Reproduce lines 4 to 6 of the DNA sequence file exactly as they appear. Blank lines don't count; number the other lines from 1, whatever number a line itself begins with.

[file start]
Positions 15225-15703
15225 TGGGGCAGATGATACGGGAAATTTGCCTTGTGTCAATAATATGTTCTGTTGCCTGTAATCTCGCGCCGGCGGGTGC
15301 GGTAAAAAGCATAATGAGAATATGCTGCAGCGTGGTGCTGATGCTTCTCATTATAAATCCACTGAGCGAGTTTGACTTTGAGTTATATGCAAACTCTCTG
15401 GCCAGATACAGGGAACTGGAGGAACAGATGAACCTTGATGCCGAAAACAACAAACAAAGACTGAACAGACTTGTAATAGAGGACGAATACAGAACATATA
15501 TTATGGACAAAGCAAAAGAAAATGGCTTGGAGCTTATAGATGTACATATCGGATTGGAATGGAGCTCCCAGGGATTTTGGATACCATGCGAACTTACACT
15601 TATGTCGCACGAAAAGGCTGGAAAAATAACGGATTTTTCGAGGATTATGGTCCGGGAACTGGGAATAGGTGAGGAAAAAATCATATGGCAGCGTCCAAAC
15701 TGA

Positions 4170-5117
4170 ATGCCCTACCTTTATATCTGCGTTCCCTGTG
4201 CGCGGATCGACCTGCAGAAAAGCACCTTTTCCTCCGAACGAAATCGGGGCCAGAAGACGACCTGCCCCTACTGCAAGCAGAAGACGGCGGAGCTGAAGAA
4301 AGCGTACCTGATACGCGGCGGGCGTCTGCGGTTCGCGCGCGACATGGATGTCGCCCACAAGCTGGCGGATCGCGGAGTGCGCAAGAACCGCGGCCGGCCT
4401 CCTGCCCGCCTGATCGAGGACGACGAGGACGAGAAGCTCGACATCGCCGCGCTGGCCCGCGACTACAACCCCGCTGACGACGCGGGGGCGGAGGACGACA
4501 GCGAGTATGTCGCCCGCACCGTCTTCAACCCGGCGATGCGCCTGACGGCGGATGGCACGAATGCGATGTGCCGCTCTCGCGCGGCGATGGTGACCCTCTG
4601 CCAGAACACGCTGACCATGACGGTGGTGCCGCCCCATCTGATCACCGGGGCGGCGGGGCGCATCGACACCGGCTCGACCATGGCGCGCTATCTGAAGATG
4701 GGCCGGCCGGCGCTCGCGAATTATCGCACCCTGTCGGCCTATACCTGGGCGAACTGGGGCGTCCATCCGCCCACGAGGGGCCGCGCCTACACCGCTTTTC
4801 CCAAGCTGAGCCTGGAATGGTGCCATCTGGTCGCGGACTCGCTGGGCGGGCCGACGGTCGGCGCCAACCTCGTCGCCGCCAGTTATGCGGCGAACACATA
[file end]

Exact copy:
15401 GCCAGATACAGGGAACTGGAGGAACAGATGAACCTTGATGCCGAAAACAACAAACAAAGACTGAACAGACTTGTAATAGAGGACGAATACAGAACATATA
15501 TTATGGACAAAGCAAAAGAAAATGGCTTGGAGCTTATAGATGTACATATCGGATTGGAATGGAGCTCCCAGGGATTTTGGATACCATGCGAACTTACACT
15601 TATGTCGCACGAAAAGGCTGGAAAAATAACGGATTTTTCGAGGATTATGGTCCGGGAACTGGGAATAGGTGAGGAAAAAATCATATGGCAGCGTCCAAAC